My mother’s health took a big turn for the worse this week.

The hospice nurse expects her to pass in days, maybe a week, though her heart is very strong, so she could last longer.

Mother's Day

Mother’s Day

For her sake, and mine, I hope that the suffering is not prolonged.

She is now totally bedridden, somewhat delirious and a new pain complaint has popped up the last two days. She now complains of severe head and neck pain. The nurse cannot figure out what may be causing it. It is unlikely that the colon cancer, if it has returned, spread to her brain, though it is a possibility.

But the morphine is not really touching the head pain, even when dosed hourly. She is so “zonked out” by the pain meds yet still is pointing to her head and grimacing. That is tough to watch.

Mom’s face has been taken over by that ghoulish death mask. Her eyes are starting to look beyond.

But her heart continues to beat hard and strong in her emaciated chest.

In one of her lucid moments, my mother asked what had happened to her. And to that, I had no good answer.


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Being the ‘angry advocate’ is sometimes necessary

I don’t like conflict. I like things to run smoothly and everyone to do their job. This is especially true during a crisis.

Of course, it is in these tough situations that conflicts and issues often arise.

Ironic door sign

I found out yesterday that after waiting over a week for hospice to begin, with my mom reporting an 8 out of 10 on the pain scale during every home health visit, that the hospice transition process had not even started! The home health agency told me I needed to talk to my mother’s primary care physician. But last week, when I was at the doctor’s office, I asked about starting hospice and the doctor’s staff told me the home health agency needed to fax them paperwork.

I was beyond frustrated. I don’t get angry very often but I was really furious. My mom had suffered needlessly for over a week because these two entities that work with each other all the time can’t get their acts together?

Since the local home health agency is now part of a larger corporation, I filed a complaint at the corporate level. I don’t generally like to throw people under the bus but I wanted action.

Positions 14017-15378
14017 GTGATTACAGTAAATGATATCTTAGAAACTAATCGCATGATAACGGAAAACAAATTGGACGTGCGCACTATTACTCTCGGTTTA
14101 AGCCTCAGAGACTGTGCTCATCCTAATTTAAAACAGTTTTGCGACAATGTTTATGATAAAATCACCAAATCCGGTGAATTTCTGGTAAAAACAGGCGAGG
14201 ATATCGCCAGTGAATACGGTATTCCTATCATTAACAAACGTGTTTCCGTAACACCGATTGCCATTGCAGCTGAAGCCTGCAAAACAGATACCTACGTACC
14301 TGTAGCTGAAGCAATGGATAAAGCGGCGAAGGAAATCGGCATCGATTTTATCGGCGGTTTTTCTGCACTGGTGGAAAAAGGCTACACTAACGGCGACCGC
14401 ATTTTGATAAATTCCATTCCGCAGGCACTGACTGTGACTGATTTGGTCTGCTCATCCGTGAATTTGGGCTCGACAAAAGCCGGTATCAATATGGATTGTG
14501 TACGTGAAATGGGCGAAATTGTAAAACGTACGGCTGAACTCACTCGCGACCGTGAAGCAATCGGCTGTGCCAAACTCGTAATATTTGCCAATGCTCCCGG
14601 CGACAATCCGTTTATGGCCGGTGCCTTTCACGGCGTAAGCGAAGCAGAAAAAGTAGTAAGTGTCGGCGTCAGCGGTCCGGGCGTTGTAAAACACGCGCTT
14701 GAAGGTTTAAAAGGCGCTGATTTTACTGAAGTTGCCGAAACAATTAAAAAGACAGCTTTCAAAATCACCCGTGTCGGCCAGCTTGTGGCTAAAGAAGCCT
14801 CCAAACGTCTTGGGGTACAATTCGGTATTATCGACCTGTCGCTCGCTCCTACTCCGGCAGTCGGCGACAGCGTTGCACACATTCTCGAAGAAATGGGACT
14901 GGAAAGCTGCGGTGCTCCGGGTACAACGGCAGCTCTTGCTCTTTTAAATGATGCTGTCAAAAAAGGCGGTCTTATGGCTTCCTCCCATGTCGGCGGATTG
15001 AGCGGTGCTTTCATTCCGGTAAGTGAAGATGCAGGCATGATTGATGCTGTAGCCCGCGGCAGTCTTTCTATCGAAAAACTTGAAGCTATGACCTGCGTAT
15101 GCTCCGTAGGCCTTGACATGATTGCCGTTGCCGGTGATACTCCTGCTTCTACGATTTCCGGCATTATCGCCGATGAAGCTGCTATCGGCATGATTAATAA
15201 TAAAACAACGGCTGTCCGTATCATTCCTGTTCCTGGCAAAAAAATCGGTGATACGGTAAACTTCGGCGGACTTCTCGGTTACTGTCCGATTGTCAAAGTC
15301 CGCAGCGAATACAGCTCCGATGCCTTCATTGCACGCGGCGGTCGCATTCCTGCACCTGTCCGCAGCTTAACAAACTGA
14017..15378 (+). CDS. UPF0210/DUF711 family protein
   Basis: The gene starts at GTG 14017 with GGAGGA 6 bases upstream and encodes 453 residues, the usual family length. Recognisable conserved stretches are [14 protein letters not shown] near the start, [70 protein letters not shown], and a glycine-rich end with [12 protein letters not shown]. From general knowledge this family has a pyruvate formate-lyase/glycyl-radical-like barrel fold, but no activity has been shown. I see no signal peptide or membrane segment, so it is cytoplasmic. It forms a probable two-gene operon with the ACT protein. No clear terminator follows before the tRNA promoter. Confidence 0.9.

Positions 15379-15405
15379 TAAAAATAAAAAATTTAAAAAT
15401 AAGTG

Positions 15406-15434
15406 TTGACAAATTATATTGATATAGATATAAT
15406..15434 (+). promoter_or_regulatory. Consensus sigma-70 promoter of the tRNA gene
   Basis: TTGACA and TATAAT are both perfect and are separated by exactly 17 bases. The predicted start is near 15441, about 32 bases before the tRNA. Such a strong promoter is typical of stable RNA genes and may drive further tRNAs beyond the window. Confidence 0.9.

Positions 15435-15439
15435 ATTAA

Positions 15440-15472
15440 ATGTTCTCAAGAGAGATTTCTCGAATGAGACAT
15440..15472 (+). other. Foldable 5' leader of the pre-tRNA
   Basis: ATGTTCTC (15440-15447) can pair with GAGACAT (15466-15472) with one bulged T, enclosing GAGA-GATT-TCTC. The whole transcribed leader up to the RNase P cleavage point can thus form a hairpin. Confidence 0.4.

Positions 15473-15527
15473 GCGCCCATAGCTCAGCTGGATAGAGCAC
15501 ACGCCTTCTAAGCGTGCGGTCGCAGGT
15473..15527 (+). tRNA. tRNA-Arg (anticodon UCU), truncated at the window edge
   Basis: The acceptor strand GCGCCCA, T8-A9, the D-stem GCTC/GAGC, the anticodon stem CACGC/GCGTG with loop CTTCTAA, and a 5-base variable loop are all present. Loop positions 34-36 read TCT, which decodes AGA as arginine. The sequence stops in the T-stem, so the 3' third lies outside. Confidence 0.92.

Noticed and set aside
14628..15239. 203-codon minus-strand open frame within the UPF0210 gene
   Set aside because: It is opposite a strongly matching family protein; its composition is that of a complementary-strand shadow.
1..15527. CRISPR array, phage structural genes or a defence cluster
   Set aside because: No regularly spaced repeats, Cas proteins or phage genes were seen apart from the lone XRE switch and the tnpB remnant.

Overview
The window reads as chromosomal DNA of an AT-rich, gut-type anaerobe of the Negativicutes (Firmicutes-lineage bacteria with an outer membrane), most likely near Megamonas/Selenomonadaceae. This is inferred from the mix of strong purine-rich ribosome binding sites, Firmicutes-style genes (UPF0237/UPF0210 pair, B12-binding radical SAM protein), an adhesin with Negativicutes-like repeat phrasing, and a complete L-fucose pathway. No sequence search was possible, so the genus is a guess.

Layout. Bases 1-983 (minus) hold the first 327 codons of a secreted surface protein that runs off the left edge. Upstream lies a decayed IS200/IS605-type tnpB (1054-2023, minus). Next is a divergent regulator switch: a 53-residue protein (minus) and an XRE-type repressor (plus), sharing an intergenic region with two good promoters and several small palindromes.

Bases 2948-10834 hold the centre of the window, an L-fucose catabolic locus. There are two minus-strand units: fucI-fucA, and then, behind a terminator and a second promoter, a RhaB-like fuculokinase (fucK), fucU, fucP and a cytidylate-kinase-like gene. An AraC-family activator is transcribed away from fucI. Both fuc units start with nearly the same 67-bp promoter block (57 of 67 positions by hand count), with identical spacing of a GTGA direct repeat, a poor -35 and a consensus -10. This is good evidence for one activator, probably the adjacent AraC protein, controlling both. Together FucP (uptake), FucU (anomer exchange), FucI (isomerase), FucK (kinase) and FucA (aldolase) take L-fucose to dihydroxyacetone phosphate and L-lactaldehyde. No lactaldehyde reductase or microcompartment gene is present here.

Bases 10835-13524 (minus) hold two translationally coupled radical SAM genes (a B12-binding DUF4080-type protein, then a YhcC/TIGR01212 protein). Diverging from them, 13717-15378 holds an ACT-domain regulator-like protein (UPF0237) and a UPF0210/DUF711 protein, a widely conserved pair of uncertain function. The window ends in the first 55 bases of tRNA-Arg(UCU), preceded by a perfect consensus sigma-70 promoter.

And it worked. Tomorrow a staff member is coming to transition Mom to home hospice.

I just wish I had been the angry advocate sooner.


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A family’s choice

Today was a fruitless 10 hour hospital vigil waiting for the doctor to discharge Mom back to the nursing home. The doctor finally showed up at 5 p.m., spent about 3 minutes with Mom and gave the green light for discharge. Of course, by then it was too late in the day, so Mom is stuck in the hospital another night.

The woman sharing Mom’s room is very ill. She’s in renal failure and is refusing more treatment, which included dialysis and amputations of her hand and foot. Her family gathered today for the big decision.

There was tension, tears and bubbly giggles from the woman’s many grandkids. The doctor stressed to the family how the woman was capable of making this decision and how it should be honored.

While earlier it seemed things might get ugly, in the end, the family did the right thing. The woman will start home hospice tomorrow.

The family’s painful day made Mom and I think about Dad and the decisions made for his care.

One has to balance love with mercy in these situations. Often, people confuse the two but today, mercy won.

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Life in a box

I found out today that a former co-worker of mine has died. I had no idea he was ill, as I did not keep up with him after he left the company we worked together at. What I do remember of him was his white shock of hair, a warm smile and an easygoing spirit. Apparently some of his friends were having a life legacy box created for him. An organization has members who are woodworkers donate their time to create beautiful wooden boxes, which can be personalized. They can then be filled with mementos, letters, photos, etc. to honor one’s life. These boxes are delivered to those in hospice. The box is passed on to family members once the person passes. I think it is a beautiful concept.

It made me think about how Alzheimer’s, and I’m sure many other diseases, can overshadow one’s legacy. Years of decline, both physically and mentally, can strip away so much of what makes a person unique. What’s left behind is this shell of a person, who often seems numb and distorted from suffering and the medications designed to ease the suffering. But to allow those final images to dominate our memories allows the disease to win.

I thought about what I would put in a box for Dad. Definitely something green, probably a symbol of a shamrock to represent his birthplace. Maybe some rosary beads since he was Catholic. A picture of my parents when they were dating. A picture of Dad holding me as a baby. I would include a photo of the Titanic, because he loved to study the history of that ship. I’d probably put a cigarette in there, because so many of my memories of Dad include him smoking. (My mom still hasn’t thrown away the last pack of cigarettes that Dad had at home.) Can’t put a pint of beer in a box but maybe a Guinness coaster or ad, since that was one of his favorite brands. Maybe a tiny bottle of Old Brut, the cologne he wore the most. I’d throw in a Bing Crosby CD.

It’s kind of funny how my memories of Dad are a distinct mixture of virtue and vice.